What's supposed to happen for a charter that has more applications than seats available is that you conduct a lottery. Theoretically, if your lottery was demographically representative, you would have a demographically representative population; but preferences can be given to kids of founders of the school, children of employees working at the school, if a student already has a sibling at the school, and any student who has attended a charter school before. If you have teachers and staff who are overwhelmingly white, by the time you get through the founders and kids of teachers, you're going to replicate that same incoming class—fairly white, English speaking.
Unequal lotteries can't be the whole story.
Charters don't have to offer transportation. So especially if you're a low-income family, maybe have a free or reduced-lunch student, the odds of you actually having a choice to attend that charter vanish pretty quickly. On a similar note, charter schools are not required to offer free and reduced-lunch programs. If you're a low-income family relying on the free and reduced-price lunch program, you probably aren't going to enroll your kid because those services are going to disappear.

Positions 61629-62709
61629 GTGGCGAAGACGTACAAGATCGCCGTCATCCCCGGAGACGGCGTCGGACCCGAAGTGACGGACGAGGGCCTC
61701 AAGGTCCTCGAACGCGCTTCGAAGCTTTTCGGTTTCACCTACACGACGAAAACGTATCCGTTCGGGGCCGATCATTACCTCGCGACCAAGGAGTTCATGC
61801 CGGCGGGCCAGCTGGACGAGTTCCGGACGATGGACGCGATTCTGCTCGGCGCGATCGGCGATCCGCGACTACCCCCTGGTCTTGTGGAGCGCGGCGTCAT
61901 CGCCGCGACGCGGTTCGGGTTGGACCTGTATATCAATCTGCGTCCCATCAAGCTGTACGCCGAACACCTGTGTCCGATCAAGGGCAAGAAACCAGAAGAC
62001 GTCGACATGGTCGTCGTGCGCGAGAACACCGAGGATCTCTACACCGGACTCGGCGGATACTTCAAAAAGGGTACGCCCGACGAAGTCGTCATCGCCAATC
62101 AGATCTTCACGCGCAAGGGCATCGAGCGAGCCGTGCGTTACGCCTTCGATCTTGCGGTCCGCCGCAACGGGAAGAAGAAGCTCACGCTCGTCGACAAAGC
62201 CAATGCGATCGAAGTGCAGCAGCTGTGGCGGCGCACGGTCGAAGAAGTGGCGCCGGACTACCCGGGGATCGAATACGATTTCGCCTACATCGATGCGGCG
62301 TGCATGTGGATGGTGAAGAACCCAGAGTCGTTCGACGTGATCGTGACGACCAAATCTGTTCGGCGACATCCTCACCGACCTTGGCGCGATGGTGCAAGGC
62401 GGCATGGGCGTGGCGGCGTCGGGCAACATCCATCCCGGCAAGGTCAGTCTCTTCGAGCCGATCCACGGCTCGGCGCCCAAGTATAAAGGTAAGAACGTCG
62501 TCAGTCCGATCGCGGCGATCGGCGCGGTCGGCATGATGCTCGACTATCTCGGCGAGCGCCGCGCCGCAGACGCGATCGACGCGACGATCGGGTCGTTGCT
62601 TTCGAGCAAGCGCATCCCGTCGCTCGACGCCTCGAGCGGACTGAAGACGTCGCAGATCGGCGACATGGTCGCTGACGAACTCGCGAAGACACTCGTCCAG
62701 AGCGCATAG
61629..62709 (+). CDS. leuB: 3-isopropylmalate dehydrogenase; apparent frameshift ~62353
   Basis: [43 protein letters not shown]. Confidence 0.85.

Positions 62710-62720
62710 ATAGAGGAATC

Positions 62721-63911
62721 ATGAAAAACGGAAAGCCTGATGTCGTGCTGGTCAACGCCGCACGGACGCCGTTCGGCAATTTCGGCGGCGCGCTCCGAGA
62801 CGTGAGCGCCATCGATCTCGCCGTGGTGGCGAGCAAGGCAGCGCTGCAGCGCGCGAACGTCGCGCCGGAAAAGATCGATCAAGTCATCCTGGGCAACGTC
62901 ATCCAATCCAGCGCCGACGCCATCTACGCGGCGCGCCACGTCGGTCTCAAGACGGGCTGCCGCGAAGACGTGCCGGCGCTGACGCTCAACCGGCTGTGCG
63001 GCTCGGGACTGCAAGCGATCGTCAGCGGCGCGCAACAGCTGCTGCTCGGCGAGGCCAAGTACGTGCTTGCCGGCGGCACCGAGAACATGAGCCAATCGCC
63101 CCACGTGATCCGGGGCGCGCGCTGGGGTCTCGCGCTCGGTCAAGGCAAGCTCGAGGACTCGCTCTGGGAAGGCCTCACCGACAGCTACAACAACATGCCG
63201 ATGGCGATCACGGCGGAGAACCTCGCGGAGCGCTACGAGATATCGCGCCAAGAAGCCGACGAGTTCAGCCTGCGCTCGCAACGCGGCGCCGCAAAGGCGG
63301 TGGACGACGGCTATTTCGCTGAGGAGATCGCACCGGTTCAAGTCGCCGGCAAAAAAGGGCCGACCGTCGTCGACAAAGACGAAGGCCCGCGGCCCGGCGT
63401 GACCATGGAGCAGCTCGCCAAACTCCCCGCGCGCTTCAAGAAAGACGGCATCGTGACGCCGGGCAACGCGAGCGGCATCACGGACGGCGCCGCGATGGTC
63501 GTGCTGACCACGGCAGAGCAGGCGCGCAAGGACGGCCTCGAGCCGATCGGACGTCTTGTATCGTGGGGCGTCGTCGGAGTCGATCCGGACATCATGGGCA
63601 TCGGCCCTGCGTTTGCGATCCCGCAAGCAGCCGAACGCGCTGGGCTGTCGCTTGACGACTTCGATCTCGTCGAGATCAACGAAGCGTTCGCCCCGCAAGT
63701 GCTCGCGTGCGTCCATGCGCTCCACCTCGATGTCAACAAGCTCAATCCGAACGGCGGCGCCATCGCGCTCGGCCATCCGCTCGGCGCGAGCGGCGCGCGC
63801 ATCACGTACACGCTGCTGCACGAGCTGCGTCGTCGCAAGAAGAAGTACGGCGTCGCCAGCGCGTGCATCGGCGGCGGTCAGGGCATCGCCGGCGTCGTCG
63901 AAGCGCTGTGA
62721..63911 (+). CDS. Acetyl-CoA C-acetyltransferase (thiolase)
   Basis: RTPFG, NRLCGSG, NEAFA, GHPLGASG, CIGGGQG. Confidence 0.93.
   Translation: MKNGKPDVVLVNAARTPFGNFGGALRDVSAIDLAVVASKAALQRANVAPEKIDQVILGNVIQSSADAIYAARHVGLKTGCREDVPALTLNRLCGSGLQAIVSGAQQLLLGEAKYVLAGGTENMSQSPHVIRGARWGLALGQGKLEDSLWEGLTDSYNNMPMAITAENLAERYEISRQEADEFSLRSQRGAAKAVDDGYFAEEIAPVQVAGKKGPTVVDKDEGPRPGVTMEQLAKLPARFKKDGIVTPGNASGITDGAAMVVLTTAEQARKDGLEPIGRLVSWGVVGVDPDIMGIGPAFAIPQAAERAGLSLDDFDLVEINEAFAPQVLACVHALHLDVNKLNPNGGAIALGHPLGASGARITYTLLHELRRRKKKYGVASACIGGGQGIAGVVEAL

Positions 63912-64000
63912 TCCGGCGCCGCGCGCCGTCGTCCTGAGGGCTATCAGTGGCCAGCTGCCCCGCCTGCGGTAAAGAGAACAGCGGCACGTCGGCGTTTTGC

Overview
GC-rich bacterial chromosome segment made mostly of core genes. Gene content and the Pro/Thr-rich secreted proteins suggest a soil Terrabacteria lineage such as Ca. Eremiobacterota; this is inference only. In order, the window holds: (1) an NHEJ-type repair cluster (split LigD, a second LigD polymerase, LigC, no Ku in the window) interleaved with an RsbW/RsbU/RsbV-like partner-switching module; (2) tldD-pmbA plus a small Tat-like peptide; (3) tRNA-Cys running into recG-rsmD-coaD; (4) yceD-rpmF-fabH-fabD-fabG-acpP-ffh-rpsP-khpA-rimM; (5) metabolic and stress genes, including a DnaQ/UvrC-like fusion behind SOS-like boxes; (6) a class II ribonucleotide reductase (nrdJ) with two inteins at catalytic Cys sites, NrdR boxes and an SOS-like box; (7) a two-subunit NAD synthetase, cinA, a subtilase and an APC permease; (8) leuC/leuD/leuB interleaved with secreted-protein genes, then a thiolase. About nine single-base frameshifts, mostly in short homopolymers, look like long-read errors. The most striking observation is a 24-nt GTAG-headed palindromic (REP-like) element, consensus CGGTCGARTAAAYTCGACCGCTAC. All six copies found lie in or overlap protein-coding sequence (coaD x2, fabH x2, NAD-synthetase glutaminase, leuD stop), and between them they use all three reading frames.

What about services inside the classroom?
We aren't creating true services for minority instruction—that would include a bona fide special ed teacher, school psychologist, speech pathologist—all those special services that should be in a school to help those kids with special needs. Largely, those services are absent from the charter school or the charter school contracts with surrounding districts to provide them. In my opinion, that results in bringing a special ed teacher to come over and do paperwork compliance.
How does this affect conventional schools?
When a charter doesn't share an equitable burden of minority students and having to provide those minority programs, and the local school district has the disproportionate burden of providing services to those students, the local school district raises a levy, which means that property owners are being taxed inequitably because a charter isn't providing an equitable portion of those services.
On May 18, Centro de Comunidad y Justicia filed a complaint with the U.S. Department of Education along those lines. What was your involvement in that complaint?
I had shown them some of the data I had got myself. They were flabbergasted. These are public schools: These are schools that your tax dollars and my tax dollars pay for.
The complaint makes a list of demands. Can you comment on those?
The two biggest things that charter schools can immediately do to be more inclusive is make sure they make transportation available for their students, particularly for low-income students. Along that same line, all charter schools need to be offering free and reduced-cost lunches. If they don't do that, you're effectively excluding that population from your school. They also call for a report on student demographic data. This is the first time in the Idaho Public Charter School Commission's history that it has delivered an annual report. Let's make policy decisions based on logic.